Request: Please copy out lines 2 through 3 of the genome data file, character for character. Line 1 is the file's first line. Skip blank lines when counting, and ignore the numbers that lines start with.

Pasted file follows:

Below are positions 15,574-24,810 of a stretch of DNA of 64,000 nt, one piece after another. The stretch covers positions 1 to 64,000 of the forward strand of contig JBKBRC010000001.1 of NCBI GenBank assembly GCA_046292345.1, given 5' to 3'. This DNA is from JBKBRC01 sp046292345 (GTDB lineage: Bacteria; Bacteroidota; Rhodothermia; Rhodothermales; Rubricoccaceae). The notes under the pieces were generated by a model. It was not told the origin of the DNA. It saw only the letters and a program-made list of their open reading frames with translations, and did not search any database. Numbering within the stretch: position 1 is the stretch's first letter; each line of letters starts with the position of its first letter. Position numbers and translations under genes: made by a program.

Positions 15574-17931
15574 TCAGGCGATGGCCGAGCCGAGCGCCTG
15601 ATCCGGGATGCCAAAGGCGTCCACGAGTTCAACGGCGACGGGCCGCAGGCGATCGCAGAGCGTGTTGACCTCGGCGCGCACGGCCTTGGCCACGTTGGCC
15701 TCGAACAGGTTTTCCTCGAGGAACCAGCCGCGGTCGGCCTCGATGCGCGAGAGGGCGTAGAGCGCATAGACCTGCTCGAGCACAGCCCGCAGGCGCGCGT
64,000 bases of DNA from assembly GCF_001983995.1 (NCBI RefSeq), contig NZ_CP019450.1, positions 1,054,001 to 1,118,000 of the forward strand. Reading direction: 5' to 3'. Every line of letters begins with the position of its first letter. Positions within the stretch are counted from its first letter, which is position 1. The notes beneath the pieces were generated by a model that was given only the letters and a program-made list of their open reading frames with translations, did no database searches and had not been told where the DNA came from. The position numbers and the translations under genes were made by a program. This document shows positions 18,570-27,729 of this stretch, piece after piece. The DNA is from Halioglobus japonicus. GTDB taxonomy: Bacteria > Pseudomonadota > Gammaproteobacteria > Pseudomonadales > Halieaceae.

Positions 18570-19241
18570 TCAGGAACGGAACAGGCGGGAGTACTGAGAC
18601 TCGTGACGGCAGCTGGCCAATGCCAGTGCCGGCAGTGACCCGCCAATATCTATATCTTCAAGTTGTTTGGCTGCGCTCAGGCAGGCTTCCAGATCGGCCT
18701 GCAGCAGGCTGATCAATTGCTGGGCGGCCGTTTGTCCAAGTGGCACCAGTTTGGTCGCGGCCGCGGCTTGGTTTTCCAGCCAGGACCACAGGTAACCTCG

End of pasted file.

Positions 15574-17931
15574 TCAGGCGATGGCCGAGCCGAGCGCCTG